The effects of hyperglycemia on postganglionic sympathetic neurons were also studied in vivo. STZ was used to induce hyperglycemia in adult male rats. This model is routinely used as a model of hyperglycemia and type 1 diabetes (2, 9, 20, 25, 30, 35). Western analyses indicate that 7 days of hyperglycemia did not affect TH or GAP43 expression in cell bodies of postganglionic sympathetic neurons in superior cervical ganglia (Fig. 5A). These data are consistent with previous studies (31, 33) and with data obtained in neuronal cultures grown in the presence of VSM (Fig. 3). These data are not consistent with those obtained in neuronal cultures grown in the absence of VSM (Fig. 1), suggesting that in vivo, direct effects of glucose on the neurons are modulated by other mechanisms that are likely to include vascular-dependent mechanisms. Western analyses also indicate that 7 days of hyperglycemia did not affect TH in perivascular nerve fibers innervating rat femoral arteries. Since TH is the rate-limiting enzyme for NE synthesis, these data suggest that glucose modulation of TH was not a mechanism for affecting NE synthesis in perivascular nerve fibers. Previous studies indicated that hyperglycemia and diabetes did not affect perivascular nerve density in the rat STZ model (35). The present findings that glucose did not modulate TH or GAP43 are consistent with these previous findings. As noted, the superior cervical ganglia data are consistent with the data obtained in neuronal cultures grown in the presence of VSM (Fig. 3) and are not consistent with those obtained in neuronal cultures grown in the absence of VSM (Fig. 1), suggesting that in vivo, direct effects of glucose on the neurons are modulated by other mechanisms that are likely to include vascular-dependent mechanisms. Postganglionic sympathetic neurons in superior cervical ganglia innervate many targets, including blood vessels, but they do not innervate the femoral artery (13). Thus the similar lack of an effect of glucose on TH and GAP43 in neurons in the superior cervical ganglia and in nerve fibers innervating femoral arteries suggests that this is not unique to these tissues. Seven days of hyperglycemia in vivo increased electrically stimulated NE release measured in vitro (Fig. 6B), which is consistent with the increase in DMPP-stimulated NE release observed in neuronal cultures grown in the presence (Fig. 4B) but not in the absence of VSM (Fig. 2B). These data further support the hypothesis that vascular-dependent mechanisms contribute to the effects of glucose on perivascular sympathetic nerves.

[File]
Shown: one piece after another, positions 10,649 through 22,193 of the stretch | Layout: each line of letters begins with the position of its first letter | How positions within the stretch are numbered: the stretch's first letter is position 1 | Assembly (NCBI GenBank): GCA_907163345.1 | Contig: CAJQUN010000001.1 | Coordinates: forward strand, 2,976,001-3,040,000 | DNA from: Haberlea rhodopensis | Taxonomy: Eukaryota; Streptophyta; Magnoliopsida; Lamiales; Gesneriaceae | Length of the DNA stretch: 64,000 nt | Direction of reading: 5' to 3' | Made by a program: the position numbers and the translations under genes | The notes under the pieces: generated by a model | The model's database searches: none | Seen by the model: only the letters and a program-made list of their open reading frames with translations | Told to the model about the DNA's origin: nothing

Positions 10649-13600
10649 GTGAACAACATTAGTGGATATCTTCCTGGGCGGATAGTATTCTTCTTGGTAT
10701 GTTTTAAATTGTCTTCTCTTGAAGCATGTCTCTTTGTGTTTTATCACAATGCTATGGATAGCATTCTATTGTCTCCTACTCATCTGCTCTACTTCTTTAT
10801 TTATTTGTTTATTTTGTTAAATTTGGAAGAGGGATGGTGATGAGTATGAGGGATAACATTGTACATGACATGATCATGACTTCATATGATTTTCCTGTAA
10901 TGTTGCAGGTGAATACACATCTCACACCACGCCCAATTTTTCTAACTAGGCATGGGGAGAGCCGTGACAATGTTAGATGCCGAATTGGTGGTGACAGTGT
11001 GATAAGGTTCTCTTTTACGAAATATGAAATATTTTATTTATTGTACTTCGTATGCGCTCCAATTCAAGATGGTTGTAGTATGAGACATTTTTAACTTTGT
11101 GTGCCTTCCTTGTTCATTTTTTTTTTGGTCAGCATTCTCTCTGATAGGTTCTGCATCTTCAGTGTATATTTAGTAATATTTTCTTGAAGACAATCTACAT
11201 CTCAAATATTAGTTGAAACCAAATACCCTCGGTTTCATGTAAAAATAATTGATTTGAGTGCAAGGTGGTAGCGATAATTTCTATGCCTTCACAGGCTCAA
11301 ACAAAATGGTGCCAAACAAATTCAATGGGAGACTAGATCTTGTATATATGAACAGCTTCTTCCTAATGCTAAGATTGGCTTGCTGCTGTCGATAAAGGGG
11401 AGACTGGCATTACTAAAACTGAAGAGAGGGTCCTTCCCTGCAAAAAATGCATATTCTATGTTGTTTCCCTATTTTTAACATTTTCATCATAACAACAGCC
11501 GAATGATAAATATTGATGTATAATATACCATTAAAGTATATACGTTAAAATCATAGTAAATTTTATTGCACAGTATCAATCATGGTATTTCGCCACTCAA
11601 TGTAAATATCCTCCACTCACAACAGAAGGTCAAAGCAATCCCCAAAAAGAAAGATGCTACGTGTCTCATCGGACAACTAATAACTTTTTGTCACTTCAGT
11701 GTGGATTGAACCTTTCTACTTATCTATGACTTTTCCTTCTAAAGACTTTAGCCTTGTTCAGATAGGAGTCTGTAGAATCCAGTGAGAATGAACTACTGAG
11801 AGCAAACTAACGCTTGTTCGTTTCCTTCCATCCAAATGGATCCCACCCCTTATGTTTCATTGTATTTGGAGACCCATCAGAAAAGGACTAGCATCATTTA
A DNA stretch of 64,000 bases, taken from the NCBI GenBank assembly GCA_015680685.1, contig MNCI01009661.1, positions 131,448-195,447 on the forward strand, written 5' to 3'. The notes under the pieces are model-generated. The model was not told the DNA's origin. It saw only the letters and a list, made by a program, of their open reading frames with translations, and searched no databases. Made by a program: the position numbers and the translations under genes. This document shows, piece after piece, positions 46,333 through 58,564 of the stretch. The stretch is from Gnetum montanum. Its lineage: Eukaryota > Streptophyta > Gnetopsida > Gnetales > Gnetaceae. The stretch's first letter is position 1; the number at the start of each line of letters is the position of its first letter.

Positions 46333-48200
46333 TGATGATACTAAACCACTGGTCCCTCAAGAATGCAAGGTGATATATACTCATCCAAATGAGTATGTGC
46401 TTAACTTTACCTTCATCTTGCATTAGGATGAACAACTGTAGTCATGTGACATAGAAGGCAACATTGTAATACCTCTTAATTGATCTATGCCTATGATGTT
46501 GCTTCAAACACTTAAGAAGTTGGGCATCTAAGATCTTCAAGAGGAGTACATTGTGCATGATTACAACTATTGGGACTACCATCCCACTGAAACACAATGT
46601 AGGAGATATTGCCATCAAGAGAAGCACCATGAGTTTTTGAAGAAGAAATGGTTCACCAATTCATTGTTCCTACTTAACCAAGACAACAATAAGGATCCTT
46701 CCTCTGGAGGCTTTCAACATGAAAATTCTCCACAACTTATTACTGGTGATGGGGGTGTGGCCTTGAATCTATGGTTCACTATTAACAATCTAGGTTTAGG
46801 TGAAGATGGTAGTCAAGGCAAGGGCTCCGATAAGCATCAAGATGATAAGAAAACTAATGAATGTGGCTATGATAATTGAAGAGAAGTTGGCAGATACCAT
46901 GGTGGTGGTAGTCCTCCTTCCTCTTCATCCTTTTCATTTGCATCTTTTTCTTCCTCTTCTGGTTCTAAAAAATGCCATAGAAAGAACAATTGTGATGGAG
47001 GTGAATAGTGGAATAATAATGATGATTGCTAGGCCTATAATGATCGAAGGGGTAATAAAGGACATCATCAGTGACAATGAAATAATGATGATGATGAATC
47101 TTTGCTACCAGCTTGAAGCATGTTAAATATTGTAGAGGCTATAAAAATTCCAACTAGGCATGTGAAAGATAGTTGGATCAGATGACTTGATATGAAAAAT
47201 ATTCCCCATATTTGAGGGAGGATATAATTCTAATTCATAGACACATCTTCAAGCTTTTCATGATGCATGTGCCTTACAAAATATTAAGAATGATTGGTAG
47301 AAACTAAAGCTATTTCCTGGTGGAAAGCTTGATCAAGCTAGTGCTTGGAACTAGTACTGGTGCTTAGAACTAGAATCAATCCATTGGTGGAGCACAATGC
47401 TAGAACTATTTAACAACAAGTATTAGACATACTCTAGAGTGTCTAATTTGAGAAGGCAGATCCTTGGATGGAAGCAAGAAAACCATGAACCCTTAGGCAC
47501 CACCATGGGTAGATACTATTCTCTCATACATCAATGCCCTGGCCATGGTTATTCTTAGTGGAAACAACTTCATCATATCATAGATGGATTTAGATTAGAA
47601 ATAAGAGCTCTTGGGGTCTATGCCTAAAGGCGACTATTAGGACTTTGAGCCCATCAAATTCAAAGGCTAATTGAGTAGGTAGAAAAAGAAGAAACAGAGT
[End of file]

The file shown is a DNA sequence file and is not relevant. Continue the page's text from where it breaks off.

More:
Elevated glucose is known to induce oxidative stress in neurons (34) and in vascular cells (3), and oxidative stress affects many cellular processes. The present studies suggest that ROS contribute to direct effects of HG on NE uptake in the neuronal cultures (Fig. 2C) but do not contribute to the effect of HG in the sympathetic neurovascular cultures (Fig. 4B). In addition, the present study found that inhibition of α2-adrenergic receptors did not affect NE release from isolated rat femoral arteries, which suggests that ROS-dependent inhibition of presynaptic α2-adrenergic receptors did not mediate the HG-induced increase in NE release from these arteries (Fig. 6B). Potential mechanisms underlying the effects of HG in the sympathetic neurovascular cultures and in the isolated femoral arteries are currently under investigation.